Review: ‘Unclean Spirits’ by Chuck WendigPosted: May 19, 2014
Five years ago, it all went wrong for Cason Cole. He lost his wife and son, lost everything, and was bound into service to a man who chews up human lives and spits them out, a predator who holds nothing dear and respects no law. Now, as the man he both loves and hates lies dying at his feet, the sounds of the explosion still ringing in his ears, Cason is finally free.
The gods and goddesses are real. A polytheistic pantheon—a tangle of divine hierarchies—once kept the world at an arm’s length, warring with one another for mankind’s belief and devotion. It was a grim and bloody balance, but a balance just the same. When one god triumphed, driving all other gods out of Heaven, it was back to the bad old days: cults and sycophants, and the terrible retribution the gods visit on those who spite them.
None of which is going to stop Cason from getting back what’s his…
Anyone who’s read my blog before will know that I’m a fan of Chuck Wendig’s blog, where he dispenses writing advice spiced with profanity and humour. As Chuck’s publishers no doubt hoped I would, I’ve since gone on to read several of his books. Much like his blog, his books — including this one — are peppered with profanity and humour. (I had a genuine laugh at loud moment at one of the lines from Coyote’s perspective in Unclean Spirits.) There’s also violence. Gritty, gory violence, albeit beautifully described. So if that’s not your thing, like the other Wendig books I’ve read, this isn’t the book for you.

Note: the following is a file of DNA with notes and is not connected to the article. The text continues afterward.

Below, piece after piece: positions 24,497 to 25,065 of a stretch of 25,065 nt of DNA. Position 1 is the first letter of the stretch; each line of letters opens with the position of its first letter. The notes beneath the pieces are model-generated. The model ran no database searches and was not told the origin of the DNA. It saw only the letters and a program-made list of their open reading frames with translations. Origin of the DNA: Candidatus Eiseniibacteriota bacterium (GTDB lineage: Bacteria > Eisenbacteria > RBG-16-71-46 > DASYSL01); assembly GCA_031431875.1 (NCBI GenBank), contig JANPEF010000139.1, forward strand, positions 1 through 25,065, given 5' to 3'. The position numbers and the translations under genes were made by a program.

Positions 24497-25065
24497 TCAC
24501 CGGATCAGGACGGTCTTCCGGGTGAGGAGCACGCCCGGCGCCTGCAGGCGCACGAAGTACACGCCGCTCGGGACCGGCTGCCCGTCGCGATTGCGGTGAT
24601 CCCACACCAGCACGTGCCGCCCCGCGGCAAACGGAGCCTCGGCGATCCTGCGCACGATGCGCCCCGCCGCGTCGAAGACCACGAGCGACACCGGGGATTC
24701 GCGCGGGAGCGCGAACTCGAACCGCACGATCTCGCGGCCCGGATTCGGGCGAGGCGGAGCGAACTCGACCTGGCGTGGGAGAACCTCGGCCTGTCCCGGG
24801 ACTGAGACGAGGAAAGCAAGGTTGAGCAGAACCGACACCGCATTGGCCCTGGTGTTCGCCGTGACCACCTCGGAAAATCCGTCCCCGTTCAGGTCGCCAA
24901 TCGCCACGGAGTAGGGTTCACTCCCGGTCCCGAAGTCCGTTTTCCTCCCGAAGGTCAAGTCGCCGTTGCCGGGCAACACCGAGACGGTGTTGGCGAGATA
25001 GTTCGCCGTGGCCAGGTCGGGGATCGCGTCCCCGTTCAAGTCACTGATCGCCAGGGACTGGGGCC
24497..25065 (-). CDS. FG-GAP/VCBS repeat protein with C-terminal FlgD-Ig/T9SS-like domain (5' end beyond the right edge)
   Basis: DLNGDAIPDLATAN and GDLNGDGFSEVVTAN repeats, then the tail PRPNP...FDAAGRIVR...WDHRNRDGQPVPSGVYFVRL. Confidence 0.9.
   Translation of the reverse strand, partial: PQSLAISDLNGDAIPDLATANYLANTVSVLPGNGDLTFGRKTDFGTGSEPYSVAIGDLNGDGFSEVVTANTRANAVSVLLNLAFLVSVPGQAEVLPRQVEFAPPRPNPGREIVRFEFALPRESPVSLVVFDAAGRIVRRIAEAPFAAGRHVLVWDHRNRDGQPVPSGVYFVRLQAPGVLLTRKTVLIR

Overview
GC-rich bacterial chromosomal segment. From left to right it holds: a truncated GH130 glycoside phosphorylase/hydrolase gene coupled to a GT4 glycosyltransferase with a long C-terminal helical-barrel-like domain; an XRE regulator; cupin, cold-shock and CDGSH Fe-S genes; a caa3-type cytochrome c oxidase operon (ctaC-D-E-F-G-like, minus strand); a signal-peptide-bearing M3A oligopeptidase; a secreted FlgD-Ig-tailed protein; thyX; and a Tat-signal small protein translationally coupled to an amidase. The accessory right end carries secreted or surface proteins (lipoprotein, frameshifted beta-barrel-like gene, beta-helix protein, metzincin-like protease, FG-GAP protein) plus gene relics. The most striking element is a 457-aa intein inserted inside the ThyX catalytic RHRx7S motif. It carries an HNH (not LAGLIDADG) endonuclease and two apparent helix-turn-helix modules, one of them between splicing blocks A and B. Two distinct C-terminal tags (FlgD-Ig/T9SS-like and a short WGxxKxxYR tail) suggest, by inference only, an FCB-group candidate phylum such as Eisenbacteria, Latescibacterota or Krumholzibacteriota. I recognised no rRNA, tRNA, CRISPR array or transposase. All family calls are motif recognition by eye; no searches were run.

However, if it is, and if you like a fast-paced read with a main character you can cheer for as he bulldozes and bashes his way through the obstacles between himself and the path back to his wife and son, you’ll enjoy Unclean Spirits. The premise is somewhat similar to Gaiman’s American Gods (although, as we’ve previously established, I haven’t read it): gods and mythical monsters wander the Earth, exiled from their various heavens and hells 50 years ago. Powers diminished, they are still powerful, manipulative and dangerous.
And, for reasons that become clear as the story progresses, they seem to be distressingly interested in Cason Cole.
The plot is fast-paced, the characters interesting even when they aren’t always sympathetic. The perspective isn’t just limited to Cason’s; we also see bits of the story through the eyes of his wife, Alison, and various gods — from the aforementioned Coyote to Aphrodite, Psyche and other big names I won’t mention here, because spoilers.
The ending was a little abrupt; given Cason’s entire goal was to be reuinited with his wife and son, it might have been nice to see that on the page rather than implied. Maybe there’s going to be a sequel to mess it all up for the poor family, though.